Today’s post showcases a set of six W.F. Stanley vulcanite chain scales and matching offsets, something that had been on my wish list for a long time. Vulcanite (aka ebonite) is a hard rubber material developed in the 1840s and popularised at the Great Exhibition of 1851, initially for decorative items due to its ease of moulding and attractive jet-black appearance.
Stanley is the only maker that I have seen Vulcanite scales from (for example, these unfortunate specimens in the Science Museum, London), although it was occasionally used for the large protractors found in military “Woolwich” cases by Elliott Bros and possibly others.
Oddly enough, Stanley did not approve of vulcanite for use in scales for reasons that shall become apparent, and the material is not mentioned in the 1868 edition of Mathematical Drawing Instruments, which states:
“The only materials employed for drawing scales, except boxwood and ivory, are metal and paper. Metal scales are expensive, and soil the drawings.”
However, Vulcanite does appear elsewhere in the book. In the section on set squares, Stanley enthuses:
“The author, after several experiments in seeking some suitable materials for plain set squares, has discovered that Goodyear’s vulcanite, which is a patented preparation of India rubber, of which the best qualities are manufactured in North America, possesses all the qualities desirable for set squares to be used in temperate climates. This material is considerably harder and tougher than any kind of wood; it is impervious to moisture, consequently it may be kept clean, if required, by washing, and it will not warp or get out of truth under any ordinary circumstances.”
Likewise, on the subject of curves:
“The vulcanite mentioned for set squares makes very excellent radii curves for temperate climates, but the cost of the material prohibits their general use.”
This price premium can be seen in Stanley’s 1865 catalogue, where “Stanley’s vulcanite Set square” (with the note “Recommended, very hard, keep true, and bear washing”) at one shilling was twice as expensive as the equivalent in ebony, and three times the cost of pear wood. The prices remained the same in Stanley’s 1869 price list, but by the following edition of his book in 1873 the cost objection had been dropped from the text, indicating that the price had begun to come down. Unfortunately, a new obstacle appeared in this edition, with the addition of a short sentence to the earlier list of materials suitable for scale rules:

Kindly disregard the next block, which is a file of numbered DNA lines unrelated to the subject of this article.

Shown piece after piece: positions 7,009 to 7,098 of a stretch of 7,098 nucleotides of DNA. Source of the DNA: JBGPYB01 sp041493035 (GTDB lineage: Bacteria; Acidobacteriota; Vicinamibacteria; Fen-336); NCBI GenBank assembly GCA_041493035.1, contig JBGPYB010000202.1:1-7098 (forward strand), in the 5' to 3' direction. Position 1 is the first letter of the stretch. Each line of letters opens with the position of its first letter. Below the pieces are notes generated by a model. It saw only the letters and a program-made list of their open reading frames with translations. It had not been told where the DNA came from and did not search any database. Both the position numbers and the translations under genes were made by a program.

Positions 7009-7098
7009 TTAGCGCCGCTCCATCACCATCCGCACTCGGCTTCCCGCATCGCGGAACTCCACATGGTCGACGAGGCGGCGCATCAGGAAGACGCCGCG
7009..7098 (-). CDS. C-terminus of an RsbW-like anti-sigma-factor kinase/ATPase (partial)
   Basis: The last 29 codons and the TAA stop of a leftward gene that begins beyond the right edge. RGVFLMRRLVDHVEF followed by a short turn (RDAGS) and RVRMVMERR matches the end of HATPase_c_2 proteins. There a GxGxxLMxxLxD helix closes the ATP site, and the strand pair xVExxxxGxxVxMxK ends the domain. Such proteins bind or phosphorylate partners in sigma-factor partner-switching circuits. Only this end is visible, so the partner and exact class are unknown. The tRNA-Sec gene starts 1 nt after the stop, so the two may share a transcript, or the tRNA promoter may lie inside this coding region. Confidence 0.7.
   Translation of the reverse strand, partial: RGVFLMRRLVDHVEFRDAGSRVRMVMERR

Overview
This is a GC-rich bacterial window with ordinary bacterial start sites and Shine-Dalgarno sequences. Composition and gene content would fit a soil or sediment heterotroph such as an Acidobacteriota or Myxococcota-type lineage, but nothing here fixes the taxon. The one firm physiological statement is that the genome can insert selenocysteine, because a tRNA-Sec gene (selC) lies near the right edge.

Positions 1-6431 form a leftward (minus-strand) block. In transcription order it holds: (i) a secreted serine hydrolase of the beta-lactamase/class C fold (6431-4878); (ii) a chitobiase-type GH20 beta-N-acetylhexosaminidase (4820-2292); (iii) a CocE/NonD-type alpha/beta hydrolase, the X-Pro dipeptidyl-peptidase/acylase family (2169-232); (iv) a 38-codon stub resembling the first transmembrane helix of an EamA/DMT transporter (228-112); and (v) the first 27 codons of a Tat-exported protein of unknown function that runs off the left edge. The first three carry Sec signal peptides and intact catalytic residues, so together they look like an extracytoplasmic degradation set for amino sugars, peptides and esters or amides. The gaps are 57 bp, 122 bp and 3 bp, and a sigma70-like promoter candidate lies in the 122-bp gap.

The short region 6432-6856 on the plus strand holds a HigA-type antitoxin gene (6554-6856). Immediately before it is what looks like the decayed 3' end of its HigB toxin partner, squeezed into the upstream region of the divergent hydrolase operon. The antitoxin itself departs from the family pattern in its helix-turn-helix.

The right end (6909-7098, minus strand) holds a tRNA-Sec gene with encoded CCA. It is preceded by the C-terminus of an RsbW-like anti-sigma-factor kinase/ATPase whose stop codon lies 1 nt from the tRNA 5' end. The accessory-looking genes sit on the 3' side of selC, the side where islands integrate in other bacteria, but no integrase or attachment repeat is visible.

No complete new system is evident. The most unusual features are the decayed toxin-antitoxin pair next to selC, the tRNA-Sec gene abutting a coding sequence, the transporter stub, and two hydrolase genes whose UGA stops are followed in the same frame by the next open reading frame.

“Vulcanite has been used a little for scales; it is affected very much in length by changes of temperature, therefore it is unfit for them.”
This would seem to be the death knell for vulcanite scales, but in spite of Stanley’s blunt assessment, they are back in the 1878 edition with a new qualification:
“It is preferred by a few, who state that it is soft to look on by night, and less trying to the eyes.”
Clearly this small band of devotees continued to demand the scales, and by the 1888 edition Stanley sounds almost conflicted on the subject:
“Vulcanite is used a little for scales. It was originally introduced by the author, but is not recommended.”
By this time Stanley had been making vulcanite scales for at least twenty years, all the while exhorting his readers not to use them. This contradiction is apparent, in that they were never included in the price lists at the back of Stanley’s book, but do appear in his catalogues (for example, the 1888 list which includes my particular set as “Chain scales, 12-inch, and offsets, set of 6, both sides alike, or in feet and links, in case. Box 21s. Ivory 63s. Vulc. 32s. Electrum 105s.”)
It was perhaps his bitter experience with vulcanite scales that led Stanley to sound uncharacteristically cautious over the introduction of celluloid, first mentioned in the 1900 edition of his book:
“The author has tried some experiments of making boxwood scales with opaque celluloid edges cemented on the wood. Some of these scales have stood by for three years, and appear to stand very true. They are very clear to read, and are worthy of trial.”
Even though the success of celluloid-edged boxwood scales (first introduced in 1886 by the German firm of Dennert & Pape) should have finally seen off vulcanite, it continued to be offered as late as the 1924 Stanley catalogue, with the same caveat:
“Any scales can be made of vulcanite, but these are not recommended, as they expand greatly with heat.”
Quite how many sets of vulcanite scales were sold over their half century of reluctant production is difficult to say. It would be a stubborn breed of architect or surveyor who ignored all the warnings and paid a 50% premium over boxwood for a set of scales that might not even be to scale. How many of these sets survived intact is yet another matter, judging from the Science Museum’s assorted shards (perhaps hurled across the drawing office by the hapless purchaser on finally seeing the folly of their ways). Regardless, they are almost certainly the coolest-looking scales in my collection.